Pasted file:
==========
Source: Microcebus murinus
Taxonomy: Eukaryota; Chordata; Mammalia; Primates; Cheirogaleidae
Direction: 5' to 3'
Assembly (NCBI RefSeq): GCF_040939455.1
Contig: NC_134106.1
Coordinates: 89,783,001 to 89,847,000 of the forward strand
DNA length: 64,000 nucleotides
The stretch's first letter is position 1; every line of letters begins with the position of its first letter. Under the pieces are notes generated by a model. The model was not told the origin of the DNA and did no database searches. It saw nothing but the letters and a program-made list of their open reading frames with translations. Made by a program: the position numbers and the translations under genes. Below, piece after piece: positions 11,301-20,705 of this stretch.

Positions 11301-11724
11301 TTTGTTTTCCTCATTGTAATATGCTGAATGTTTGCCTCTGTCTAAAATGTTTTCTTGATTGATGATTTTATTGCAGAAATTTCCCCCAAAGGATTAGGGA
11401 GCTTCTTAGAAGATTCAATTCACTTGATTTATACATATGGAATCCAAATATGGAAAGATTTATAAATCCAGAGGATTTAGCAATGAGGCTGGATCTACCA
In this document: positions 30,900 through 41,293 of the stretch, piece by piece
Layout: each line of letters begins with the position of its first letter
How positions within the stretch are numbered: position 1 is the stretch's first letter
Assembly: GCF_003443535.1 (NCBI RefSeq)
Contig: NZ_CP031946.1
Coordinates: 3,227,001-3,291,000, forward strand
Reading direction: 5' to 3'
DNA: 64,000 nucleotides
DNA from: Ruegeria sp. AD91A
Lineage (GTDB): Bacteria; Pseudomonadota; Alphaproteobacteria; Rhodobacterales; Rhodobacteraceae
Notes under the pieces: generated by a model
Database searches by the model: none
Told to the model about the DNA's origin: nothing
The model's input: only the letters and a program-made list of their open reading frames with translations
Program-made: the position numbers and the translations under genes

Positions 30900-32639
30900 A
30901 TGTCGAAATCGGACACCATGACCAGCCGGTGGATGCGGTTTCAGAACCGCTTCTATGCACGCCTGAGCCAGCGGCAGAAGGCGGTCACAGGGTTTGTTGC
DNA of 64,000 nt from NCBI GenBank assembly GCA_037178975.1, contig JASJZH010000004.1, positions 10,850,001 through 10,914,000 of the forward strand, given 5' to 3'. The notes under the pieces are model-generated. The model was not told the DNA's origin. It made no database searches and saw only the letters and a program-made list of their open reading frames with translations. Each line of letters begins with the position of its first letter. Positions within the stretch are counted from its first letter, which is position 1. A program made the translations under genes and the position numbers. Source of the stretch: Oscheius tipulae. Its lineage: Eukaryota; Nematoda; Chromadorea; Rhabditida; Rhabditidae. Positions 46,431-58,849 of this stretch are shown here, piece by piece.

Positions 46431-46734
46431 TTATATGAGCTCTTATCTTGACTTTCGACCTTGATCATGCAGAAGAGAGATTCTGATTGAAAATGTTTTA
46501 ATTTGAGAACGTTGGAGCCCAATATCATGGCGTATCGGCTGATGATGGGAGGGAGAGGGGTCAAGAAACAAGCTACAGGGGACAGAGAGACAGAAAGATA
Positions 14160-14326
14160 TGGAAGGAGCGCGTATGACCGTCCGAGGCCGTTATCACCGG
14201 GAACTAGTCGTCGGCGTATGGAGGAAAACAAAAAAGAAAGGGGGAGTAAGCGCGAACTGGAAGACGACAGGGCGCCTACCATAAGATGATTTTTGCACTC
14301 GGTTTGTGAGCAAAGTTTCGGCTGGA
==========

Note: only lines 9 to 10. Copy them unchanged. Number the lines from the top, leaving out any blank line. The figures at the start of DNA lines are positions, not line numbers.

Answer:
Positions 11301-11724
11301 TTTGTTTTCCTCATTGTAATATGCTGAATGTTTGCCTCTGTCTAAAATGTTTTCTTGATTGATGATTTTATTGCAGAAATTTCCCCCAAAGGATTAGGGA